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The PlayStation Classics: The King of Fighters Collection: The Orochi Saga

Welcome to The PlayStation Classics! This is a weekly column where I’ll be going over the PS One Classics and PS2 Classics you should know about for your PlayStation 4, PlayStation 3, or PlayStation Portable. Since SNK Heroines: Tag Team Frenzy is out this week, we’re going to kick things off with another SNK fighter. Let’s say you aren’t up for the fanservice that an all-girls game will offer. Maybe you want something a little strenuous that will really test your skill? Well, The King of Fighters Collection: The Orochi Saga, a game added to the PlayStation Store back on June 26, 2018, could be the way to go.

The King of Fighters Collection: The Orochi Saga is an absolutely massive game. This is a compilation of all the games that cover the series’ Orochi storyline arc. Well, mostly, but we’ll get into that in a moment. When you buy it, you get The King of Fighters ’94, The King of Fighters ’95, The King of Fighters ’96, The King of Fighters ’97, and The King of Fighters ’98. As you can gather, from it being a PS2 Classic, it originally appeared on the PlayStation 2 worldwide. It also appeared on the PlayStation Portable and Wii too!

Now, when you get this game, you need to remember that it came out before companies started doing the whole exceptional remake/remaster thing. What you are basically getting is a pack of five The King of Fighters games all smooshed together, with a few extra Challenges, a gallery where you can see some of the designs made during its development, and a place where you can listen to a number of tracks taken from the games. You also get to see some great borders as you play, so there isn’t always tons of blank space around the action.

By this point, you might be wondering why this The King of Fighters collection has “The Orochi Saga” as its subtitle. It refers to the storyline running through most of the games in this compilation. The King of Fighters ’94 is the game that started it all and introduced The King of Fighters Tournament that would provide an excuse for people to get together and duke it out in every installment, but it was The King of Fighters ’95 that introduced the idea that there were three important families in the series that hold artifacts that keep Orochi, a mythical eight-headed serpent, sealed away.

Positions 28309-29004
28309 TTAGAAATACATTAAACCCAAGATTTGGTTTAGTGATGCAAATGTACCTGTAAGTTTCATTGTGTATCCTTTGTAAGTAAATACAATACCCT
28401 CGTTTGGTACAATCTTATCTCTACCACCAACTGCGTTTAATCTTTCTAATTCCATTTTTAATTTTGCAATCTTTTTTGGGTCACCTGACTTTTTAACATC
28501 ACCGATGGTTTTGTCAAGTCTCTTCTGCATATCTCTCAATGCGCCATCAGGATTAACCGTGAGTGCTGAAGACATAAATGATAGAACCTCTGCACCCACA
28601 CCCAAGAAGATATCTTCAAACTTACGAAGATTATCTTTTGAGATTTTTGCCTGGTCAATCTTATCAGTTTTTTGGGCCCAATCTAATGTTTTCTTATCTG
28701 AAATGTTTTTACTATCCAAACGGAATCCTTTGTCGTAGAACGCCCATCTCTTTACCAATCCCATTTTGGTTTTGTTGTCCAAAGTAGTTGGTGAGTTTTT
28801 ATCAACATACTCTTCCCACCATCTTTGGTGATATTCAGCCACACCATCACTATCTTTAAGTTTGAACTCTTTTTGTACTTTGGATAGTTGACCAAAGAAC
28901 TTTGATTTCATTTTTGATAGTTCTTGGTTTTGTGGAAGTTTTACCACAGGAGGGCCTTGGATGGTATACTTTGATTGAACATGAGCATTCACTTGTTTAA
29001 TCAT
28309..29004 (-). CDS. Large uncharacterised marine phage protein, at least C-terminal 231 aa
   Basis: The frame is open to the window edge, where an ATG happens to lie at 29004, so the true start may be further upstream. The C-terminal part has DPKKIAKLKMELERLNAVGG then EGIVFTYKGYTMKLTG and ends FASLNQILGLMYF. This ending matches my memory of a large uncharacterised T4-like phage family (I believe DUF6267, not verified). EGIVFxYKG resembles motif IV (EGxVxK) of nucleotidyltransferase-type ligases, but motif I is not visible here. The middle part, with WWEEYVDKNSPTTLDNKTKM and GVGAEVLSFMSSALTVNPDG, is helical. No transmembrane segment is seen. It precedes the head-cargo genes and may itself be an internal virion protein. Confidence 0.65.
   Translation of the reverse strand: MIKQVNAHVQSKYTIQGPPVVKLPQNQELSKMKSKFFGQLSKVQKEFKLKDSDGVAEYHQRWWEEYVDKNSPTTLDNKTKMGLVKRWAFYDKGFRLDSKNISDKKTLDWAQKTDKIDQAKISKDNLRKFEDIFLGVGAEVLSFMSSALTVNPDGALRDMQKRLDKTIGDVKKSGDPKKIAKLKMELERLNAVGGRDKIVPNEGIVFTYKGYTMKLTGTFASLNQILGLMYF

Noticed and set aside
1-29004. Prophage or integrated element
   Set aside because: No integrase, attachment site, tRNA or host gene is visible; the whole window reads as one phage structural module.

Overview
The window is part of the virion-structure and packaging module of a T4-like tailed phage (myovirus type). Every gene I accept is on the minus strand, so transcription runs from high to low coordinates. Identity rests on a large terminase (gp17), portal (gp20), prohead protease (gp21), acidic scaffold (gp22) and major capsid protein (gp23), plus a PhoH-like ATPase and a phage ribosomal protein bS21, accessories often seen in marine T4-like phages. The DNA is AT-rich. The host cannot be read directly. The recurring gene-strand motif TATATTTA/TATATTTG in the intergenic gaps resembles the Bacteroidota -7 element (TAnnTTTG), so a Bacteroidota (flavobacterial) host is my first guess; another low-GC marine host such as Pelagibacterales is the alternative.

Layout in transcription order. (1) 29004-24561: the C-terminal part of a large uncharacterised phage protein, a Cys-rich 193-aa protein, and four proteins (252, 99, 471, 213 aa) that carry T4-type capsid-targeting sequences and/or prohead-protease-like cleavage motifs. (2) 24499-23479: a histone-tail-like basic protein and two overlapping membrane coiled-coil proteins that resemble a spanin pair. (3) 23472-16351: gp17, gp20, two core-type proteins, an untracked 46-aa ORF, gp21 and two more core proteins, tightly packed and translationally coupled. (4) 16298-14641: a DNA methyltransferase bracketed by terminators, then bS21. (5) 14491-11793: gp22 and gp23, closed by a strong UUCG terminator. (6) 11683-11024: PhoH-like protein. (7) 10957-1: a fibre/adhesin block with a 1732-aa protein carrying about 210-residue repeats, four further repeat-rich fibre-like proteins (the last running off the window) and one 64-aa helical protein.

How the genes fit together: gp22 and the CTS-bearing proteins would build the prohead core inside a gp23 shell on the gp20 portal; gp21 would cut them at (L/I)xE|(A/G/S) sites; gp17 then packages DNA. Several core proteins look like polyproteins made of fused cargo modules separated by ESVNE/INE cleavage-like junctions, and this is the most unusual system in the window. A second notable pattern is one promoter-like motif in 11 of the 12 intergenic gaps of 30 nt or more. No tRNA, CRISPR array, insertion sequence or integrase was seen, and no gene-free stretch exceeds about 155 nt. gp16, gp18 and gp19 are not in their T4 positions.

Of course, The King of Fighters ’95 didn’t get into the whole “there was a legendary dragon with eight heads that wreaked havoc on the world” right away. Instead, that game was about establishing a rivalry. It was here that Kyo, heir of the Kusanagi clan and holder of the Kusanagi Sword, met Iori, heir of the Yagami clan and holder of the Yasakani Jewel. In The King of Fighters ’96, Kyo and the members of Hero team join the tournament to find the mystery man who beat Kyo up good, while Orochi agents Mature and Vice join up with Iori, as he wants to kill Kyo, and they want to use him for ulterior motives.

But why does Iori want to kill Kyo? It all has to do with a plan Orochi’s followers set in motion to weaken his seal and resurrect the dragon. Years ago, the Kusanagi, Yasakani, and Yata clans were going to move Orochi’s vessel to try and maintain the seal on it. Orochi’s followers killed the leader of the Yasakani clan’s wife, then set up and blamed the Kusanagi clan. This led to the Yasakani clan making a pact with Orochi to tap into his power and get a special technique, becoming the Yagami clan in the process.

The Orochi arc actually ends in The King of Fighters ’97. This installment builds to a reconciliation of the three families and the subsequent resurrection and defeat of Orochi. Thus, destiny brings Kyo, Iori, and Chizuru (Yata) Kagura together again. Though Kyo, Iori, and Chizuru join the tournament for different reasons, the story sees the clans’ artifacts doing what is necessary to seal away evil again.

As for The King of Fighters ’98, it is an odd man out, like The King of Fighters ’94. It actually does not have any storyline that connects it to the Orochi storyline. But, it does give people a chance to see characters from the previous four games all come together for brawls, which might be reason enough for it to exist and appear here.

Do you feel like you’ve just got to play The King of Fighters Collection: The Orochi Saga now? Well, people in North America and Europe can right now! It is on the PlayStation 4 as a PS Classic. It will cost you $14.99/£11.99. Unfortunately, it was only released as a PS2 Classic on the PlayStation 3 in Japan.